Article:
Melbourne-based writer and journalist. Purveyor of finally crafted radio plays. A Muppet of a man.
Look at your ad. Now look at mine. Now look at your ad. Now. Look. At. Mine. Sadly, this is not your ad. But what if your ad could look like this ad?
We all have fond memories of the Old Spice ad, don’t we? The Old Spice ad campaign ‘The Man Your Man Could Smell Like’ features former NFL player Isaiah Mustafa, in all his muscle-bound glory, telling the viewer that a real man would smell like Old Spice.
Appealing to both men and women, and now nominated for a Primetime Emmy, the ad has revitalized the brand, turning Old Spice from something your grandparents used to wear, to a smell for real men. But has it become old news already?
The downfall of the modern internet era is that anything that becomes popular can be, and will be recreated and parodied to the point of no return.
There are currently three Old Spice commercials which have been watched more than 25 million times on YouTube. Also take into account that not only does Mustafa have 90,000 followers on Twitter (where he tweets like the man your man could tweet like) but also an entire YouTube channel dedicated to new videos in response to questions sent to him.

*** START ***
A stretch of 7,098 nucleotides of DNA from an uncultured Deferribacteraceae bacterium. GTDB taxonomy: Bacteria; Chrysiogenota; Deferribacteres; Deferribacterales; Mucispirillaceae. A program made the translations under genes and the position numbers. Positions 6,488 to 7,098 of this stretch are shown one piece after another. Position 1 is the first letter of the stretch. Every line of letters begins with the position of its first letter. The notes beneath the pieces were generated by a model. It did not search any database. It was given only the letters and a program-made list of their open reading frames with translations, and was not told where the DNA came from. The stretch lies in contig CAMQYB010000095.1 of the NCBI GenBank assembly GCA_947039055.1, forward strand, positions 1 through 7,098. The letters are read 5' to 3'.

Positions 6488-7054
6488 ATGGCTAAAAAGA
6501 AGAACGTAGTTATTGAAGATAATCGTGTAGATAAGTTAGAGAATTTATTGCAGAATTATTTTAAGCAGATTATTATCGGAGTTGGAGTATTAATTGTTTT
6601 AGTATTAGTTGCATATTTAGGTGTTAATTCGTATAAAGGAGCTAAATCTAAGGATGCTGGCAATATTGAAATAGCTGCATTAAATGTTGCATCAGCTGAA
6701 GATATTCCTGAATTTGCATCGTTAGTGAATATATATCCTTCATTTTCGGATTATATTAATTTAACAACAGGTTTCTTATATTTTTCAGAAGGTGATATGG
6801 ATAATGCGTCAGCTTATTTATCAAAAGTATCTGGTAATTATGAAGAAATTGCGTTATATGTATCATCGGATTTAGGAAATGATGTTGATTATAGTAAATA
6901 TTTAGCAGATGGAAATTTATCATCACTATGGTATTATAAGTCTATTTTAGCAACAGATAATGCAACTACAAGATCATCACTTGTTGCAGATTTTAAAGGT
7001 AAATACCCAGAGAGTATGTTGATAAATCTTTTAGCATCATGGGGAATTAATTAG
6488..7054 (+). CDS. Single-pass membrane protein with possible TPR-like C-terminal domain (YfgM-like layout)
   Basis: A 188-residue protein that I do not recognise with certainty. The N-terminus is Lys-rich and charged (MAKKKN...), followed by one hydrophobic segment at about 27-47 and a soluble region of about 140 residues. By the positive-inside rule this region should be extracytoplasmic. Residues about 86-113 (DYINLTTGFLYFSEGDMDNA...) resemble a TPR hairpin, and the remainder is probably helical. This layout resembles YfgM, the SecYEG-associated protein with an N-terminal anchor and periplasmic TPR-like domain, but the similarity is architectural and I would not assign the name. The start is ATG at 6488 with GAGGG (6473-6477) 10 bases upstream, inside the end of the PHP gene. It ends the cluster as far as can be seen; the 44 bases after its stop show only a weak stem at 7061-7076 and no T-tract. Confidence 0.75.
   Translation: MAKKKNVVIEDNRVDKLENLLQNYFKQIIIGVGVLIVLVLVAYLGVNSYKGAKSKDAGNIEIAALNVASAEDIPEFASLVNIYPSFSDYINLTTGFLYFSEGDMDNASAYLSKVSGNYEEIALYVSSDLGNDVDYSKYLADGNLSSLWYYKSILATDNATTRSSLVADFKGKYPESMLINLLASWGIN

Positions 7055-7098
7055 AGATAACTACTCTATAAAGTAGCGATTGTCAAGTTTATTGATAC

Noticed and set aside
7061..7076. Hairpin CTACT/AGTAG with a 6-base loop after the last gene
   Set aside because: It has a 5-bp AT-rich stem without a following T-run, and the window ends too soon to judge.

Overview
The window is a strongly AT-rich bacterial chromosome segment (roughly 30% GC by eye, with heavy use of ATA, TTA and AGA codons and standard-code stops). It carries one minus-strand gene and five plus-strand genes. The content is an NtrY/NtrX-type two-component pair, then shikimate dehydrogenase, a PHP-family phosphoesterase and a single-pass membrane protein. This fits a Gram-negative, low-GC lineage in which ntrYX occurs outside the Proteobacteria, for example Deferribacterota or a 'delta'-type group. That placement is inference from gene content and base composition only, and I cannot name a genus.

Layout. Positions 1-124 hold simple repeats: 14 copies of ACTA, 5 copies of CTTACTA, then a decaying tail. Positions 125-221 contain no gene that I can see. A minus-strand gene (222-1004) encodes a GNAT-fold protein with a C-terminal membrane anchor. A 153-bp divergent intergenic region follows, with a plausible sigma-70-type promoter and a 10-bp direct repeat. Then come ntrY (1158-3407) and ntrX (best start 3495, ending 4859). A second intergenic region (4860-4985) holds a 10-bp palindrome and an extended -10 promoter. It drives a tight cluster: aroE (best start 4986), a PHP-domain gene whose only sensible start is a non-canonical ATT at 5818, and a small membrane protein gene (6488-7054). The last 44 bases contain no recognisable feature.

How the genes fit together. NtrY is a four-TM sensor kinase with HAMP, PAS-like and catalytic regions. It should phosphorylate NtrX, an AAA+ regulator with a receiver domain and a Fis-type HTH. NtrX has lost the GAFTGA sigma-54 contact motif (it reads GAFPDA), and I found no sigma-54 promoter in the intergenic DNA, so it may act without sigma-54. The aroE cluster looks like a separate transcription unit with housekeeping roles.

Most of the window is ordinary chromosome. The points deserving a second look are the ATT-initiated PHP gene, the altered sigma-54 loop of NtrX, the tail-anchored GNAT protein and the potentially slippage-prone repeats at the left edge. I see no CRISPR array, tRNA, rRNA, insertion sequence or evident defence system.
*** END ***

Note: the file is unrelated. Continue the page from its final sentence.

In one case he even helps out with a wedding proposal.
Don’t believe me? Look at YouTube. Now look back. What did you see? A plethora of Old Spice commercial parodies.
There’s everything on there that you could ever see and never wanted to see, which includes babies, overweight people, pale untanned people, and a sausage your sausage could taste like, all wearing a towel and all wearing thin. Which brings us to Tim Costello.
There’s nothing about Tim Costello wearing a towel that makes me want to support World Vision, nor is it done well enough to make me applaud him for giving it a go.
Obvious reading of cue-cards and tacky visual effects give it a hurried look, and I wonder if anyone under forty saw the clip before it was put online.
The very nature of commercials is to sell us something, and it’s rare that one does it and yet keeps our attention time and time again.
The point is that a commercial has a limited shelf life, and perhaps the Old Spice commercial will be a victim of its own success. By being overdone it will lose its charm, and five months after its debut the damage could be done and it is destined to go the way of the Cadbury Gorilla.
Of course, there’s every chance that it is so undeniably manly that it’s bronzed carapace will never crack. Why don’t you tell me?
I’m writing a Punch article.